Demolition of houses in IIOJK; multiplying Kashmiris’ ordeals

Kashmiri women walk past an Indian security personnel in Srinagar (Reuters)

ISLAMABAD, June 22 (APP): In one of the longest and devastating demolition of houses carried out by the Indian occupation forces in recent times, large number of Kashmiri families were rendered homeless in the Indian Illegally Occupied Jammu and Kashmir (IIOJK).

The military operation ensued a gun battle in the Rawalpora village of IIOJK’s Shopian district resulted in the killing of two local Kashmiri fighters.

One of the six houses razed down belonged to the slain local Sajjad Afghani’s family. The operation continued for over 70 hours. Smoke continued to emanate from the site for days, locals said, as hundreds of people kept visiting the village, surrounded by lush green apple orchards, after the operation, Anadolu Agency reported on Tuesday.

According to a report posted on Agency’s website, the Geneva Convention of 1949, to which India was a signatory, discouraged the use of disproportionate force in armed conflicts.

“Experts believe the use of disproportionate force in the Kashmir region during military operations is costing too much to the local population,” it added.

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IIOJK-Indian occupation forces demolishing Kashmiris’ houses

Sheikh Showkat Hussain, a political analyst in the region, said under the international law, use a disproportionate force in any armed conflict was forbidden.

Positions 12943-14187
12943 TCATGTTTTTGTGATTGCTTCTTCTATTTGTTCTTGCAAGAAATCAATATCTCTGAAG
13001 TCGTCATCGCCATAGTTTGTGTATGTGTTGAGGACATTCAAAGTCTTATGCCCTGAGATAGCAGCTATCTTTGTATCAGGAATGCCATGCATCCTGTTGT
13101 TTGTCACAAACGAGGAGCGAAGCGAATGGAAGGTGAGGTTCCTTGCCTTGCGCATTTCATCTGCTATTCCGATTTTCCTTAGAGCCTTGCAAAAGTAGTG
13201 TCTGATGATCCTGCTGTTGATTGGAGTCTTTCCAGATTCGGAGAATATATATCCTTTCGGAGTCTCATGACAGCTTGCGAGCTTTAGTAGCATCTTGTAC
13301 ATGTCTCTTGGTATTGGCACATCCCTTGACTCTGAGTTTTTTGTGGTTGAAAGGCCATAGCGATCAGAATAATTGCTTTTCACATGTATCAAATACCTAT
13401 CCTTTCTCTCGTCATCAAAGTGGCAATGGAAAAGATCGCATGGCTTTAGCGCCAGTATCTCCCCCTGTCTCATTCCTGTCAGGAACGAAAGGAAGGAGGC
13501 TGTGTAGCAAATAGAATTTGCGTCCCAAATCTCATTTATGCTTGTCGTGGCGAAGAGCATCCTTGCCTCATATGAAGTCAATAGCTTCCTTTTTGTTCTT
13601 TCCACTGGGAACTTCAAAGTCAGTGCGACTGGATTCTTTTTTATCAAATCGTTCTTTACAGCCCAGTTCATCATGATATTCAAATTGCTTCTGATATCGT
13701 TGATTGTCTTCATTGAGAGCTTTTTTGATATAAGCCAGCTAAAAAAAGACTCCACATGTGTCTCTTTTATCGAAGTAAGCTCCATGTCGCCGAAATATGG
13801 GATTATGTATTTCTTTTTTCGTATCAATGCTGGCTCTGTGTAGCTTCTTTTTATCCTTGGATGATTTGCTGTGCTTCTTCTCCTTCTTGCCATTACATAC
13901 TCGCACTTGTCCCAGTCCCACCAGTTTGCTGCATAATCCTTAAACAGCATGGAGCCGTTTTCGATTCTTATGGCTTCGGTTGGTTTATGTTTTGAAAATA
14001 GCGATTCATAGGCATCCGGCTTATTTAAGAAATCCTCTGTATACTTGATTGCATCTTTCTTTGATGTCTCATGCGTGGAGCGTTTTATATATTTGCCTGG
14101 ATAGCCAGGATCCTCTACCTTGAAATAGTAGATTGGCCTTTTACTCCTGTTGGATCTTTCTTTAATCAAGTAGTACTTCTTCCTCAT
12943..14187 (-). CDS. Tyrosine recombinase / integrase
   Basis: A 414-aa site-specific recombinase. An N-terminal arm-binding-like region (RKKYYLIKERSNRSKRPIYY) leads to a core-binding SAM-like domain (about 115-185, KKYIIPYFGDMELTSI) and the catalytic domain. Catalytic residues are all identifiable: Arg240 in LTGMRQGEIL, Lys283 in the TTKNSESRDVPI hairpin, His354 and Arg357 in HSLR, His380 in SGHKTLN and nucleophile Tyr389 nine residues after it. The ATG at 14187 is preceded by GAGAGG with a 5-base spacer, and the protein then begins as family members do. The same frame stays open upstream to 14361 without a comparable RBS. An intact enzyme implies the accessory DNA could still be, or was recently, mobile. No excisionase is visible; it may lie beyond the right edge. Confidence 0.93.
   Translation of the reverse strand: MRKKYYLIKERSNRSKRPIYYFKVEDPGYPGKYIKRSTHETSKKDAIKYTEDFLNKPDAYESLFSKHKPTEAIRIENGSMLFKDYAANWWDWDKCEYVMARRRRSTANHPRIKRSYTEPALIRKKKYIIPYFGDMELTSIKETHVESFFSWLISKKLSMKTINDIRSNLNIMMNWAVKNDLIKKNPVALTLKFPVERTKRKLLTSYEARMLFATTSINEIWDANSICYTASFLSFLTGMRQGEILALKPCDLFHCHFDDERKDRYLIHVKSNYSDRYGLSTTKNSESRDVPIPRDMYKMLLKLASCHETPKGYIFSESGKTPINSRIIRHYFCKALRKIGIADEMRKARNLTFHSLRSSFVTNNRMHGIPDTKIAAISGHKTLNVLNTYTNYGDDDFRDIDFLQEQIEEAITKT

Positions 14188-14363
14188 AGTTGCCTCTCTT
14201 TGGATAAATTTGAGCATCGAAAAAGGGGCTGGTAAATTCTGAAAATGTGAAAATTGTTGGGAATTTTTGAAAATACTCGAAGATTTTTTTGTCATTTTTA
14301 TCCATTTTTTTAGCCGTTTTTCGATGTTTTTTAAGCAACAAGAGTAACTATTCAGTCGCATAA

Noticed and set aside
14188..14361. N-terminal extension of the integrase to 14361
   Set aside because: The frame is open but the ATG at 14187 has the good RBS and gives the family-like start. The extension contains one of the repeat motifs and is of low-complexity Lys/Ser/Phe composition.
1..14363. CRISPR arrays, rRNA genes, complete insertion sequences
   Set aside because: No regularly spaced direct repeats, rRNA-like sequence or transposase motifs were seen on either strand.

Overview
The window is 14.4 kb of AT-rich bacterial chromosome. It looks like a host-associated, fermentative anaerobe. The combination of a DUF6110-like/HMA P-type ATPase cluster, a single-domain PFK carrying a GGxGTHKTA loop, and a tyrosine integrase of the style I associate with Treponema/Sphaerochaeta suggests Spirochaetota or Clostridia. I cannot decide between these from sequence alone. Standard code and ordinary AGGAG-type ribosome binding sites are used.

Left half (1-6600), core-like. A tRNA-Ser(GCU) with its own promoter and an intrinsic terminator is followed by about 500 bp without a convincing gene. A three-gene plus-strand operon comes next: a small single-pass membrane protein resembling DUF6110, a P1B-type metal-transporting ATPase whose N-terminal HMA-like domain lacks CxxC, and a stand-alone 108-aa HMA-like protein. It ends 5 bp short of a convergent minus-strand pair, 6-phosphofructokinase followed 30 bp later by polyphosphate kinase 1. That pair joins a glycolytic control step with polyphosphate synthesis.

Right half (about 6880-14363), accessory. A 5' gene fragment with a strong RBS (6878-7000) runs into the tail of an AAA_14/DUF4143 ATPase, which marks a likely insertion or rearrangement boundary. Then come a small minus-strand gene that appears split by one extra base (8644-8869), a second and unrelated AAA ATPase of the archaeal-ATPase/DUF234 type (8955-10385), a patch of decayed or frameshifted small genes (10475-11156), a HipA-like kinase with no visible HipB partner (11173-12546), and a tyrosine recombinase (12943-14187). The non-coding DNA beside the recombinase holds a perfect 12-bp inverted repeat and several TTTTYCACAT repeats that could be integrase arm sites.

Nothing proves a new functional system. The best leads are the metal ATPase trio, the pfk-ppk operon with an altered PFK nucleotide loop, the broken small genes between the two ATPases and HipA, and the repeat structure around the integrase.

As per data accessed by the Anadolu Agency, at least 114 residential houses were destroyed in the military operations last year.

According to the International Committee of the Red Cross, it was not only collective criminal punishment but harassment against a particular group.

“We possess nothing now. Our shelters were razed to the ground within a blink of an eye for which we took years to build. We were robbed emotionally, physically and mentally. Even our source of income was lost too,” said one of the affected family members, wishing not to be named.

The locals feared further reprisal from the authorities. Some of them had to remain in custody for a fortnight in connection with the same encounter.

Bashir Ahmad (name changed) said that post-encounter they were living in a single room of an old house of a neighbour, and so was another family.

Not a single household item was retrieved during the fake encounter, said a female member of one of the families.

They said the education of their children had also been badly affected due to the displacement.

“It is very hard to live in a single room where all of us have to sleep, dine and cook,” another member of an affected family said, adding that the new accommodation they were putting up in did not have a washroom, forcing them to attend nature’s call in the open.

These homeless families said they had no means to build new houses due to the lack of resources.

“We could have rebuilt our houses, but our bank accounts were frozen by the authorities after being shared by people on social media,” another family member said.